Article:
Income support and welfare traps
Government decisions over the last several years have widened the gap between the unemployment benefit (Newstart) and pensions. The Australian Council of Social Service’s (ACOSS) calls for the rate to be increased have been bolstered by recommendations from the Henry Tax review and the OECD’s comments on the inadequacy of the rate (ACOSS, 2011; 2009; Whiteford, 2010).
When Newstart beneficiaries take on part time work they face significant effective marginal tax rates as benefits are withdrawn, as well as potential loss of other benefits (like access to social housing) (Saunders, 2006).
Successive governments have tried to reduce financial obstacles in the tax-transfer system to staying in work, and implemented initiatives to make training and JSA support available (Swan, 2011).
Debates over compulsion
While some degree of conditionality applied to income support appears to be widely (although not always warmly) accepted, the scope, severity and application of measures are the subject of continuing debate. The negative effect of “breaching” (suspension, partial or complete withdrawal of benefits) on particular groups of job seekers (youth, Indigenous, people with mental illness) has been a particular area of concern (DEEWR, 2010a).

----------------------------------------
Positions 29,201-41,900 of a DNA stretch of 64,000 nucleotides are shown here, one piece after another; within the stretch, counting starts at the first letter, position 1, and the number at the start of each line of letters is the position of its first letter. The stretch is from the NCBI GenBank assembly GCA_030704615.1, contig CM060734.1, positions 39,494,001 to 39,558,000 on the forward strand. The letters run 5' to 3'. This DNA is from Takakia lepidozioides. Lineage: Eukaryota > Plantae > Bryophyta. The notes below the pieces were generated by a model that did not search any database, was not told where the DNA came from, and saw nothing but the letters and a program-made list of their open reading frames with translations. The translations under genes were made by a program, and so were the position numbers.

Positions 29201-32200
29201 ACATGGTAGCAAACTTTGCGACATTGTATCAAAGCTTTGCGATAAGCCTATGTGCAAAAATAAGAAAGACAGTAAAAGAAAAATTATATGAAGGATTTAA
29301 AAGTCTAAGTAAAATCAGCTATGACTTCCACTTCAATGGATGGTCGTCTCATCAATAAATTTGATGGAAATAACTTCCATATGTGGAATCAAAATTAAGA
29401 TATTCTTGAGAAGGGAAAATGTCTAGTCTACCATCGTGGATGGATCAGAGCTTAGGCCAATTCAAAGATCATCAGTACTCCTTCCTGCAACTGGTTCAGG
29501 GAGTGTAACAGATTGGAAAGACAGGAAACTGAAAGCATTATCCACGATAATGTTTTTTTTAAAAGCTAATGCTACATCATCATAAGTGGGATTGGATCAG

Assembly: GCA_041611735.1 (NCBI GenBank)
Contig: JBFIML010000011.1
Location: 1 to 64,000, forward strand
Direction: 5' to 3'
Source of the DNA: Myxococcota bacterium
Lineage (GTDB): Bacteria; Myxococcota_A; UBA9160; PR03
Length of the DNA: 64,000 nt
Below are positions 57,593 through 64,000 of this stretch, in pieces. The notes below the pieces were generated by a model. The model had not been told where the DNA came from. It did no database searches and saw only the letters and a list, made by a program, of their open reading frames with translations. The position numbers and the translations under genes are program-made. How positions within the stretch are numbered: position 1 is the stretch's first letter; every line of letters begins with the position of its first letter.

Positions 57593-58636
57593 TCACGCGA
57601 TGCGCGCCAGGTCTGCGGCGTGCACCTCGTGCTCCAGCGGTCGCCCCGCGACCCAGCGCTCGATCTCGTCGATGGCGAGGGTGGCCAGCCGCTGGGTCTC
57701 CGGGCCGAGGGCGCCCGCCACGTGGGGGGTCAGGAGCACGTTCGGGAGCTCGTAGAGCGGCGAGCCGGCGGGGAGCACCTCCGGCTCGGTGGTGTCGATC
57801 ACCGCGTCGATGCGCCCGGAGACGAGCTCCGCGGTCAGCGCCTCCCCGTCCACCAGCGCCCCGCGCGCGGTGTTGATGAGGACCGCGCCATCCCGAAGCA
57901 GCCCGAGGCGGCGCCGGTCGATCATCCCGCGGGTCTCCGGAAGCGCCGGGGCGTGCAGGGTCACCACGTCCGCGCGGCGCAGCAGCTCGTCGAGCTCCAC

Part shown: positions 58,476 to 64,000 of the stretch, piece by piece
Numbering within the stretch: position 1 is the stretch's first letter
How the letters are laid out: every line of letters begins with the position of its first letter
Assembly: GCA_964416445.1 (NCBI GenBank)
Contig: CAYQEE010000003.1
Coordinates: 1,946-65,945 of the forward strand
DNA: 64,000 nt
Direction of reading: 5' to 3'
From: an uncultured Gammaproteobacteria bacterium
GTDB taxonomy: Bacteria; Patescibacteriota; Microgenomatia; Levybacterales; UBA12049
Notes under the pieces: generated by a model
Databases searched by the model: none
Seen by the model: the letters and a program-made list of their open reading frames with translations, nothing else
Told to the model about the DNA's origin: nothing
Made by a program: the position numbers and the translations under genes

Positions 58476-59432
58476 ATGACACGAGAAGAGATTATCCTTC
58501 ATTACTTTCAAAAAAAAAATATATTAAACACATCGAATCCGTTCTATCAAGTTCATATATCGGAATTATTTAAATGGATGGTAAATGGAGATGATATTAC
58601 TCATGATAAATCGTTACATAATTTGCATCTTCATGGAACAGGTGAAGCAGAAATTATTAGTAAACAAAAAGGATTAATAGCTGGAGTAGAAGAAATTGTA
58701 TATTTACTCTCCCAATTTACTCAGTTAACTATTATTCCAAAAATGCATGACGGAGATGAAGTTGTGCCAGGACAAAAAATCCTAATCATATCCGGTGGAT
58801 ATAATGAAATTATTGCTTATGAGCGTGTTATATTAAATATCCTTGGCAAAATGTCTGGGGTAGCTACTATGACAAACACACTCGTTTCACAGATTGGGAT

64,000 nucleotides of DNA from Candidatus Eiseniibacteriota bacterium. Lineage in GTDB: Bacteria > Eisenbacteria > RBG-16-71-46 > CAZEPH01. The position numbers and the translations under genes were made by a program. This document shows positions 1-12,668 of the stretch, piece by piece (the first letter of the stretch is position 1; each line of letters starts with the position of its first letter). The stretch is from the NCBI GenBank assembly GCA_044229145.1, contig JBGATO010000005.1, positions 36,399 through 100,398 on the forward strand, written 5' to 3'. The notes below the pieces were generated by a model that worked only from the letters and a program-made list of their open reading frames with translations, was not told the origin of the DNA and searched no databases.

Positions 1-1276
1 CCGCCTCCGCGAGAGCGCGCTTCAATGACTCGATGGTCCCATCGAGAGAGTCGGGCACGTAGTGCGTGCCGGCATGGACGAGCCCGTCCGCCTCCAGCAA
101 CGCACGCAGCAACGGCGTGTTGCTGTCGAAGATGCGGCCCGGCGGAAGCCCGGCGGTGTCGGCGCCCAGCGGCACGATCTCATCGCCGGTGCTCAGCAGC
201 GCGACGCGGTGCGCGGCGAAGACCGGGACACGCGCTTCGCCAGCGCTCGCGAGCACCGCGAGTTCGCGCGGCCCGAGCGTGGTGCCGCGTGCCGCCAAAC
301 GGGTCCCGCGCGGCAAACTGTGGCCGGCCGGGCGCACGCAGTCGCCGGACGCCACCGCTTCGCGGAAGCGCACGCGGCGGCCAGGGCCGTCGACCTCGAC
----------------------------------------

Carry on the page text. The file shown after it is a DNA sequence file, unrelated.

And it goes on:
Compulsion is experienced by many job seekers as demeaning (Murphy et al, 2011). But there is evidence that intensive activity measures do make a difference to whether and how quickly long term unemployed people move into work, although these impacts may be diminishing over time (van Ours, 2007). Proponents of compulsion point out that, even if unemployed people say that they want work, this does not necessarily mean that they will act on this (Saunders, 2003). Behavioural economics might provide insights into why people who say they want work sometimes act in ways that seem counterproductive (Fowkes, 2011).